The Old Testament kine of Bashan, railed against in Amos 4:1-3 because they "oppress the poor," "crush the needy," and "say to their masters, Bring and let us drink," usually are said to be a figure for the voluptuous and luxuriously wanton women of Samaria, "though some scholars prefer to see this as a reference to the effeminate character of the wealthy rulers of the land" ["The K.J.V. Parallel Bible Commentary," 1994]. The word there translated Hebrew parah "cow, heifer." The cows of Bashan, east of the Sea of Galilee, grazed in lush pastures and were notably well-fed and strong beasts.
"body of water surrounded by land and filling a depression or basin," early 12c., from Old French lack (12c., Modern French lac) and directly from Latin lacus "pond, pool, lake," also "basin, tank, reservoir" (related to lacuna "hole, pit"), from PIE *laku- "body of water, lake, sea" (source also of Greek lakkos "pit, tank, pond," Old Church Slavonic loky "pool, puddle, cistern," Old Irish loch "lake, pond"). The common notion is "basin."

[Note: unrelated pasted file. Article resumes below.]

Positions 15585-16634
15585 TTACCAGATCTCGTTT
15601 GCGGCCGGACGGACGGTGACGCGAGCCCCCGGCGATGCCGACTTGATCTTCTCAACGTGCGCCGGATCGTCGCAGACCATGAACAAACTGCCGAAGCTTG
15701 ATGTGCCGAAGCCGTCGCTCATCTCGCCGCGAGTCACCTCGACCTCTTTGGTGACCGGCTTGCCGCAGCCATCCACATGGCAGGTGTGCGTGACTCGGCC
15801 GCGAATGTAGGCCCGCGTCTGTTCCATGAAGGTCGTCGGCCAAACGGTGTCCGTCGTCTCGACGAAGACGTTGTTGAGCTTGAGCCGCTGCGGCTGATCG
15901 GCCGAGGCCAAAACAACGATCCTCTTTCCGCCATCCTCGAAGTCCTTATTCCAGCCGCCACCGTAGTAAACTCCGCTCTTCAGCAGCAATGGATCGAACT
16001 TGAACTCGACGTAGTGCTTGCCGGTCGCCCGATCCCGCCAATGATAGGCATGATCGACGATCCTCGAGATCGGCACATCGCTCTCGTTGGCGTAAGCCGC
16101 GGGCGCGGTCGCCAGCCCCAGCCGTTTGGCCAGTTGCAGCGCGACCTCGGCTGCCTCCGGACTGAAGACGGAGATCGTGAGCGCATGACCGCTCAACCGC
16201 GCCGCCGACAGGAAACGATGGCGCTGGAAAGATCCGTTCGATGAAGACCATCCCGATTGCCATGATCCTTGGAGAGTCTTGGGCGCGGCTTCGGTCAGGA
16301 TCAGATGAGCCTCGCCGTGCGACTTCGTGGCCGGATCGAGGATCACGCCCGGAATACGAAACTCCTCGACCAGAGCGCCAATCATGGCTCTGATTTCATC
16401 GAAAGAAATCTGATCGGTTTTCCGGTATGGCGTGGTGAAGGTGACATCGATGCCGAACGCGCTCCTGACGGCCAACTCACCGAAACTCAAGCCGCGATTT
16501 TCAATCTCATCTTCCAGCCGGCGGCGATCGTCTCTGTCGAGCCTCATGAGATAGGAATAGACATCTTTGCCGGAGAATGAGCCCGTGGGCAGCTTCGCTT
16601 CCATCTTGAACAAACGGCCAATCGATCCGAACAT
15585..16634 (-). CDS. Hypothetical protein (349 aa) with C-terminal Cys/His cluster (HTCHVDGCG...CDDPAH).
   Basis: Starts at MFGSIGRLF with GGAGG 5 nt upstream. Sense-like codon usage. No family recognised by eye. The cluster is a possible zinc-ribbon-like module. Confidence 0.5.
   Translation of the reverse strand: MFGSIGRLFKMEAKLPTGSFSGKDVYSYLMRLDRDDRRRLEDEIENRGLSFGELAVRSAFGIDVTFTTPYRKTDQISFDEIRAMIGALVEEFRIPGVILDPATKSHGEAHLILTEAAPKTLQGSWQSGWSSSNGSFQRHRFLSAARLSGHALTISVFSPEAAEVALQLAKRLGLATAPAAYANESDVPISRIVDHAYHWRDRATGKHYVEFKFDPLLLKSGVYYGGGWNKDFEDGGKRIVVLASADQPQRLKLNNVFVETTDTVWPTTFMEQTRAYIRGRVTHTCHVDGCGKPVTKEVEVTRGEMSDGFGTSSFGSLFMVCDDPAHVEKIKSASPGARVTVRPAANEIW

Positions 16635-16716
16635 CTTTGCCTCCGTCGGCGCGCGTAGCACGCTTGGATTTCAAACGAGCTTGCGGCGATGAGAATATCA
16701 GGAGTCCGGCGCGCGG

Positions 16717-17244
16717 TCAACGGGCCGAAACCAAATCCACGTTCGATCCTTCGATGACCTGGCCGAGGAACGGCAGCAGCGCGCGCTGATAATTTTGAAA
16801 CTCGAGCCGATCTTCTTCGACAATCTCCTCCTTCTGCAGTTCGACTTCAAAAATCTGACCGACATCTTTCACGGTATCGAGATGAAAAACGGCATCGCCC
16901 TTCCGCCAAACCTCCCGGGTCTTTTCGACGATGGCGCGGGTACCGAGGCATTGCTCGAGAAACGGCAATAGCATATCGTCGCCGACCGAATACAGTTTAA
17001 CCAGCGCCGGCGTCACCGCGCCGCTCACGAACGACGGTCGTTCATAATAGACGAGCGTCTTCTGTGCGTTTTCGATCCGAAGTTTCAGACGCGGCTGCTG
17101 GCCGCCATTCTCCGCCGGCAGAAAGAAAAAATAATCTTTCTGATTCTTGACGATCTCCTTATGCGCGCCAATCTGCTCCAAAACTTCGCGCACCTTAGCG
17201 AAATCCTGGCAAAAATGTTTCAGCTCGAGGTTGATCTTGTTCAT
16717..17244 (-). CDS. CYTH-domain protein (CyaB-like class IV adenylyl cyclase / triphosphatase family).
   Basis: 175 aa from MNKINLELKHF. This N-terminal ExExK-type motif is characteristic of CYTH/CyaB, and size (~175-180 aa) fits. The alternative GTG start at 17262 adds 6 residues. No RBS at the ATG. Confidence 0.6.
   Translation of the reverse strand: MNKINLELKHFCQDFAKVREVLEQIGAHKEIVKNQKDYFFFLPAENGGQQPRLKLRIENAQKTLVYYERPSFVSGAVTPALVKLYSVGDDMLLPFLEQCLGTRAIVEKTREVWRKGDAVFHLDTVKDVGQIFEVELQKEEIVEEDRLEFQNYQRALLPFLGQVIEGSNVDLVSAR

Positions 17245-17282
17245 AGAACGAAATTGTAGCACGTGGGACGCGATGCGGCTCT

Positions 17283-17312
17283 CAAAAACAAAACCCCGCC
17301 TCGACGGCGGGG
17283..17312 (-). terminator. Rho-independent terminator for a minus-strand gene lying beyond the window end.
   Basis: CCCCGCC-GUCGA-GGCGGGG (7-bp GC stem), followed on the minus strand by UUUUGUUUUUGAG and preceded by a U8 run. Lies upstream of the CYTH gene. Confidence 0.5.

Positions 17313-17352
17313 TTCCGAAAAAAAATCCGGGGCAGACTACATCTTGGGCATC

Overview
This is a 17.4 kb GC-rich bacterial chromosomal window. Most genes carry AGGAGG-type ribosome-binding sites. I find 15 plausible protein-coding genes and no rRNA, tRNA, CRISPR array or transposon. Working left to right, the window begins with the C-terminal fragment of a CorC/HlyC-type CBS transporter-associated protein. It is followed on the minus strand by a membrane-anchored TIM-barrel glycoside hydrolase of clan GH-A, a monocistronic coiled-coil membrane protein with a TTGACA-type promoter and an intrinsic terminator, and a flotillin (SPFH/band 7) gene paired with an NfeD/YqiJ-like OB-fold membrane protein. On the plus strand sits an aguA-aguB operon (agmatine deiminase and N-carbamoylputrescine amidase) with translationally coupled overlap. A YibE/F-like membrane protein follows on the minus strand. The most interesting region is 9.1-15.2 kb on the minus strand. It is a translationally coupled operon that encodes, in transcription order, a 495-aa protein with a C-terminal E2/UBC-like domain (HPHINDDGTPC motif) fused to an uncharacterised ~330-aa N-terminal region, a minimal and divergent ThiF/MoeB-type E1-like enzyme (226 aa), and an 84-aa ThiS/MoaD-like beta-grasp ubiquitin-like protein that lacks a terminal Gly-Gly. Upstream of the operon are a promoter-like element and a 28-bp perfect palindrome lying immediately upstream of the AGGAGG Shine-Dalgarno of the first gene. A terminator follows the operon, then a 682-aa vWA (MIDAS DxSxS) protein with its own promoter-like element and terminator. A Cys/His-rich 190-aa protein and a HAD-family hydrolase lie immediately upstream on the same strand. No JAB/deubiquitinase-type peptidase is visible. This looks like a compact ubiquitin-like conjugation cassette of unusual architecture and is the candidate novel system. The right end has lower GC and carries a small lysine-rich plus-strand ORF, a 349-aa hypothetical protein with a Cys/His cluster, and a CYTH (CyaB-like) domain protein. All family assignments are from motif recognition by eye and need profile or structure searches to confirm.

There was a Germanic form of the PIE root which yielded Old Norse lögr "sea flood, water," Old English lacu "stream, pool, pond," lagu "sea flood, water, extent of the sea," leccan "to moisten" (see leak (v.)). In Middle English, lake, as a descendant of the Old English word, also could mean "stream; river gully; ditch; marsh; grave; pit of hell," and this might have influenced the form of the borrowed word.
c. 1200, "a defined course of traveling; one's path in life," from Old French journée "a day's length; day's work or travel" (12c.), from Vulgar Latin *diurnum "day," noun use of neuter of Latin diurnus "of one day" (from dies "day," from PIE root *dyeu- "to shine"). The French fem, suffix -ée, from Latin -ata, was joined to nouns in French to make nouns expressing the quantity contained in the original noun, and thus also relations of times (soirée, matinée, année) or objects produced.